While the intent is obvious, it must make Celtics fans, players and coaching staff somewhat uneasy when they see Smart make a play like this as often as he does. Bostonians expect their team to ride Smart’s coattails into the future of the franchise, but this can’t be done if he continues to jeopardize his body, and potentially create injury-prone situations for himself.

Depending on what end of the floor a player is, a flop will generally be much different when comparing offensive and defensive flops.

Offensive players will often flop to exaggerate a slap on the arm by flailing their arms or kicking out their leg. Considering the potential chance of injury, these types of flops are generally much safer, in theory.

However, Smart seems to prefer flopping on the defensive end, drawing charges and offensive fouls being his primary intention. To do this, he will throw his body at the floor as hard as possible, probably making the loudest noise he can in hope to make a crack in the hardwood.

At some point, every basketball player learns how to fall to reduce risk of injury, it’s an important part of the game. Smart has seemed ignorant to this idea, falling flat on his back without bracing his fall, risking spinal or back injury, just in the hope to hear the referee blow the whistle.

His infamous flop against the Atlanta Hawks in this years playoffs takes the cake, though. It is the greatest of them all.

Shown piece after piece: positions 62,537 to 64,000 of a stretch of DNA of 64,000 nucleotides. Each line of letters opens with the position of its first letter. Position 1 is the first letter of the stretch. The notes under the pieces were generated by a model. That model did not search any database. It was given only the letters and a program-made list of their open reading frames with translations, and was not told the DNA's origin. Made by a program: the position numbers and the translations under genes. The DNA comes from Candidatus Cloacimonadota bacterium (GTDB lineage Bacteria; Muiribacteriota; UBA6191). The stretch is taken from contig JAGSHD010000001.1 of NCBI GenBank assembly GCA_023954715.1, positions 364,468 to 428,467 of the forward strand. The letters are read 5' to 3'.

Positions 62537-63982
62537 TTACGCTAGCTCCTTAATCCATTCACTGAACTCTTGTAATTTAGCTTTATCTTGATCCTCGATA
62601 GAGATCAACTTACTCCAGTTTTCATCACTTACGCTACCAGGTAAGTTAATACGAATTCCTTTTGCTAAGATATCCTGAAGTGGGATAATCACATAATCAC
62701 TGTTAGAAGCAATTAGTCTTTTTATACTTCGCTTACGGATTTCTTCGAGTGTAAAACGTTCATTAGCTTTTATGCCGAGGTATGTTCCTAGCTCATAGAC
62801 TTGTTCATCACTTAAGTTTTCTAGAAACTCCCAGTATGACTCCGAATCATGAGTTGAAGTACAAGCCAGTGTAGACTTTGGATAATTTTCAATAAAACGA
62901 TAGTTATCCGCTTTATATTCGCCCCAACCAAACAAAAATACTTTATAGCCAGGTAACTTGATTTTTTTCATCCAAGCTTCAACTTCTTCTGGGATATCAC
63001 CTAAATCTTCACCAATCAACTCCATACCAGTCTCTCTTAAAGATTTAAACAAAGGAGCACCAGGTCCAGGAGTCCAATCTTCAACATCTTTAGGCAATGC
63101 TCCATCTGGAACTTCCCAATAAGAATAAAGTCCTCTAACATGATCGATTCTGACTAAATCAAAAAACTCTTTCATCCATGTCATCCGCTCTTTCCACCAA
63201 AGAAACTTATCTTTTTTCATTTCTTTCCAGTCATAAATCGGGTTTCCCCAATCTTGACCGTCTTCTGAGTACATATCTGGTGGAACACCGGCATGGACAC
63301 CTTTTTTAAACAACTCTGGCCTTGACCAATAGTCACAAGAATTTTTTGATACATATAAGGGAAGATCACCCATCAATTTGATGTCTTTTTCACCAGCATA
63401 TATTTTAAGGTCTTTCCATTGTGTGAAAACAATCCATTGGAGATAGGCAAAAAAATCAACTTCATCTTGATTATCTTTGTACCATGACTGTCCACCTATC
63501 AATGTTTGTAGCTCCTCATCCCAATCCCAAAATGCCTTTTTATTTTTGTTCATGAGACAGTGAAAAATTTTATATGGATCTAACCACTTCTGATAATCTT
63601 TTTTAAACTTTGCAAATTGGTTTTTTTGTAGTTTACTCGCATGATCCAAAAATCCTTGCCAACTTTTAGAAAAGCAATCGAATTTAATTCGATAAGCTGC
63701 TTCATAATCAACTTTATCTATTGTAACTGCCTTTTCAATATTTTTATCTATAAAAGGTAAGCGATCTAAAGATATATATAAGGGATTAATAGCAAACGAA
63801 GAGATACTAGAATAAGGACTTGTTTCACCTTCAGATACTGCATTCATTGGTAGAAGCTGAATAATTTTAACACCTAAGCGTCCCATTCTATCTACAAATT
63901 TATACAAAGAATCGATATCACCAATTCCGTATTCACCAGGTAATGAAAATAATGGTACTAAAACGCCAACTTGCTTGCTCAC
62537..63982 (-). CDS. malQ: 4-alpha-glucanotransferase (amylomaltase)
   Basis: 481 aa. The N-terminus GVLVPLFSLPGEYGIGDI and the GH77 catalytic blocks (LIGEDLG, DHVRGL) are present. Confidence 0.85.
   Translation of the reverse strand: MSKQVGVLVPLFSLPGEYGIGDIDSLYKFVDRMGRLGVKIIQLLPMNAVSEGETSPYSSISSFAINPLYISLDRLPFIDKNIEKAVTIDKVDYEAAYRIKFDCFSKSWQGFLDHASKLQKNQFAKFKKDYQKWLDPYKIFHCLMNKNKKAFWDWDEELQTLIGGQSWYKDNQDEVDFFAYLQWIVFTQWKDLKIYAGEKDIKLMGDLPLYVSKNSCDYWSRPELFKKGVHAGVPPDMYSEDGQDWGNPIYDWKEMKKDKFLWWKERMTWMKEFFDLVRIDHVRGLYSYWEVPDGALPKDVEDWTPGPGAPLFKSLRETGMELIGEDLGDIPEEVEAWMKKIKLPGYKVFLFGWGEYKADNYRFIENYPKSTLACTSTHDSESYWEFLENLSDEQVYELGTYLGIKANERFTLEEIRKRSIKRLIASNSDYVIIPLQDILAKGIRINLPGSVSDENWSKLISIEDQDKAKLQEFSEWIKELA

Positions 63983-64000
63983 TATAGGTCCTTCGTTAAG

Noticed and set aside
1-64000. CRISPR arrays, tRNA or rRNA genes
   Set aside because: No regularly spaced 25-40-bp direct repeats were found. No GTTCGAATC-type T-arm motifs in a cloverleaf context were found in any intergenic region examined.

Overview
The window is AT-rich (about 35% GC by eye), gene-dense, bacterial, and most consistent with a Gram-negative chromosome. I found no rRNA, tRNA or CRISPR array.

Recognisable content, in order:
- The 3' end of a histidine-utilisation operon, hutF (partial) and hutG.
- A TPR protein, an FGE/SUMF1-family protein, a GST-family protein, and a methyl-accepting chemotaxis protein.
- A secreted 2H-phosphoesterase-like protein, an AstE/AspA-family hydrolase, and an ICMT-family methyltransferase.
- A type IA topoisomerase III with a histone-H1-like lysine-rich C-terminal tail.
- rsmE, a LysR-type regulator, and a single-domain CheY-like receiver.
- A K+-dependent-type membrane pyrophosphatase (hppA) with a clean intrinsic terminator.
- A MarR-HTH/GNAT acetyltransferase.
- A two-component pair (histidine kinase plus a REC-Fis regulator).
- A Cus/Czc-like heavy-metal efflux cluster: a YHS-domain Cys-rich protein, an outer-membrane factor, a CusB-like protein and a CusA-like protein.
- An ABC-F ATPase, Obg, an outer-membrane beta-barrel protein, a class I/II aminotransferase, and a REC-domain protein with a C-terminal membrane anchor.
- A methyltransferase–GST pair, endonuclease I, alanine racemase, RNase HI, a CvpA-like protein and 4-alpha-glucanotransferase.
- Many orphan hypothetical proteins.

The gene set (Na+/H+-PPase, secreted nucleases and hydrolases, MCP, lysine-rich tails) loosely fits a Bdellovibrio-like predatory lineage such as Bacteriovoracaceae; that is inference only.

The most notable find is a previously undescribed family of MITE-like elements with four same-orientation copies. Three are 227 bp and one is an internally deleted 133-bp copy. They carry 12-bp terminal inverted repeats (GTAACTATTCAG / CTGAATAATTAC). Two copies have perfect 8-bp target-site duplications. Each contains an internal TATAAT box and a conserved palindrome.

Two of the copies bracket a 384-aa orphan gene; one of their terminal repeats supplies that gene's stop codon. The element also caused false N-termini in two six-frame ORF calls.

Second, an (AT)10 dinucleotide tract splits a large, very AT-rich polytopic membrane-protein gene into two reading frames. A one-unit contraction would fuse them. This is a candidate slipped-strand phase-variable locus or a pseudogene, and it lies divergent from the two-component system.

As fantastic as the flop might be, the reality is, he didn’t get the call and it was ridiculously dangerous. More to the point, though, it wasn’t even believable!

Smart probably thought, “damn, this 35-year-old shooter [Kyle Korver] just got into a better rebounding position than me, I should probably put on a show and draw a cheap one, it’ll totally  work.”

Smart jumped, and just kept elevating. If you dissect in enough detail, you can see there’s a point in which he flails his body after he realizes that he’s made a big mistake. With nothing else to land on he falls straight onto his spinal area, instantly grimacing and clutching his back with his hand.

As the commentators mentioned, Smart had bruised his ribs the game beforehand, so with that in mind, putting his ribs, back or even his head in jeopardy was a careless move.

The Celtics will be looking to move forward with strong-minded players with careful strategy to win games. It’s no question that Smart has the defensive prowess and playing ability to develop into a premier guard for Boston in the future, but it seems his basketball IQ needs some improvement.

The ability to pick when it’s appropriate to try a subtle flop will be a big factor going forward for Smart. On a number of plays each game it seems he gets indecisive on whether to be the defensive weapon we know he is or to exaggerate contact unnecessarily.

Next: Boston Celtics Player Profile: Avery Bradley

For Smart, it’s all a matter of mental and physical development on the basketball court and with the veteran tutelage of some of Boston’s newest recruits, I’m sure he’ll find a much safer way to become a defensive menace.